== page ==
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PERFORMANC E MANAGEMENT PROCES S

Analy ze and Give Feedback


Identify Clear


M easures (involved clients)



Coach and Imp rove


Daily Feedback


Formal Evaluations
Continuous

Comp ensation Based on Performance


Imp rovement


M easure and M onitor


M easure Performance


M onitor Calls (online and lo gged)


M onitor Rep orts and Client Survey s


Client Call and Agent M onitoring



Define Target M etrics


Nesting ­ M entoring by Peers


Team Lead ers focus on Coachin g


Continuous Training




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EMPLOYEE CARE

The Associates at Sutherland

Two y ears from now when Sutherland Glob al Services Ltd. started in M umbai it had only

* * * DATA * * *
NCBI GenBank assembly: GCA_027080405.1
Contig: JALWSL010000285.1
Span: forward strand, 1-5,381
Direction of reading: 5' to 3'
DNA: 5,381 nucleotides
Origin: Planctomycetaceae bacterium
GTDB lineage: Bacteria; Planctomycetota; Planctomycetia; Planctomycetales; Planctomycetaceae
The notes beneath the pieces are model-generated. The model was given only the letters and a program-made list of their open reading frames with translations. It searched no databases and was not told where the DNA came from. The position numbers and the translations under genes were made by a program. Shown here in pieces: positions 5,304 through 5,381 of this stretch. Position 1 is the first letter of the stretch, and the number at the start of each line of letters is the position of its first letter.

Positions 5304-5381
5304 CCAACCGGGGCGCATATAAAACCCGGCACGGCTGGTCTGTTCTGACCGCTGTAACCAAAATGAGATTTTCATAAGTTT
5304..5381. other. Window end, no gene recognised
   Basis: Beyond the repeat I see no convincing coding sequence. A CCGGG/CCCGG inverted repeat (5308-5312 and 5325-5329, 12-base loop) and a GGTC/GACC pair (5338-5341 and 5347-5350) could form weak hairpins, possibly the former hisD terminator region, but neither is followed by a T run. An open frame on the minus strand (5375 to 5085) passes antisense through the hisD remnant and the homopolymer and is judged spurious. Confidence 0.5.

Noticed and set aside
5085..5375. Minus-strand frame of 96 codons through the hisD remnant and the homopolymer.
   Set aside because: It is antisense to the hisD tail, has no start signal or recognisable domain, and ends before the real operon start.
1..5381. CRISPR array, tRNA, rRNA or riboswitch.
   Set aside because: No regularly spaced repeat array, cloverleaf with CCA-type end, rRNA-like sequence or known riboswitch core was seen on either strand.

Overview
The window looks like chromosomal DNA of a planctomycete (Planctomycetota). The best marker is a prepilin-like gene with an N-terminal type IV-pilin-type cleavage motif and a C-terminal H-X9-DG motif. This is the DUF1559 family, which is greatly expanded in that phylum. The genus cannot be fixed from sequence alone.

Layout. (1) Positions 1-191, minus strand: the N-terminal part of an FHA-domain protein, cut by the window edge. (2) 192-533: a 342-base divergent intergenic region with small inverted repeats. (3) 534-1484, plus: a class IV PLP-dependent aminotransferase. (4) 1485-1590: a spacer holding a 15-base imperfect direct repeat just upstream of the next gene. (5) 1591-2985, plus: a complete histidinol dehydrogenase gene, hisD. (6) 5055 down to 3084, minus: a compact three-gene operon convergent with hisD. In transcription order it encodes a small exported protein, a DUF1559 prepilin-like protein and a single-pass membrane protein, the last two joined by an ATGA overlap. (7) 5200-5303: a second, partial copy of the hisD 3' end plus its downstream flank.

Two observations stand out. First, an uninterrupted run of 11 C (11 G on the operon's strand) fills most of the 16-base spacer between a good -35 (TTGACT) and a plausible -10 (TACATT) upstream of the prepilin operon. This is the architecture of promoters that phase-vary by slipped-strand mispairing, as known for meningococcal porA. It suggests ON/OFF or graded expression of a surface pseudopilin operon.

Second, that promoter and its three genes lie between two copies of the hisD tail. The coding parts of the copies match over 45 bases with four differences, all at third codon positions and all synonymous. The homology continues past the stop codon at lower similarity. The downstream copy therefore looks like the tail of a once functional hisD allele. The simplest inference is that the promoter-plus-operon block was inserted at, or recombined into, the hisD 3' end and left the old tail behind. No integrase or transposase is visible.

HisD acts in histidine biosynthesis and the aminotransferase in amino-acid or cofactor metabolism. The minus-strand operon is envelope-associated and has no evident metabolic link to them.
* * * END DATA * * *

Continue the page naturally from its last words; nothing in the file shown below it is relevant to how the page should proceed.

300 associates. At p resent it has the strength of 1200 associates and is aimin g at exp andin g it
to 2500 associates in near future.
At Sutherland, the emp loy ees are their valuable assets. They look up to maintain the healthy
working cond itions and try to fulfill their exp ectations to the maximum.

Parents meeting

Sutherland h elds frequ ent p arent meetings in order to keep the p arents of the emp loy ees well
informed about the work done and also assurance about the saf ety and comfort of their
children. This is because BPO has a great height created in India. The p arents want their
children to work in good environ ment. Thus, all misconcep tions and misrep resentations are
clear ed. There queries raised ar e answered by the chief of Sutherland, M umbai.

Transport

Sutherland p rovides transp ort facilities to their associates. Durin g day shifts, the associates
are p rovided with the p ick-drop facility till the near est station. At the time of night shifts the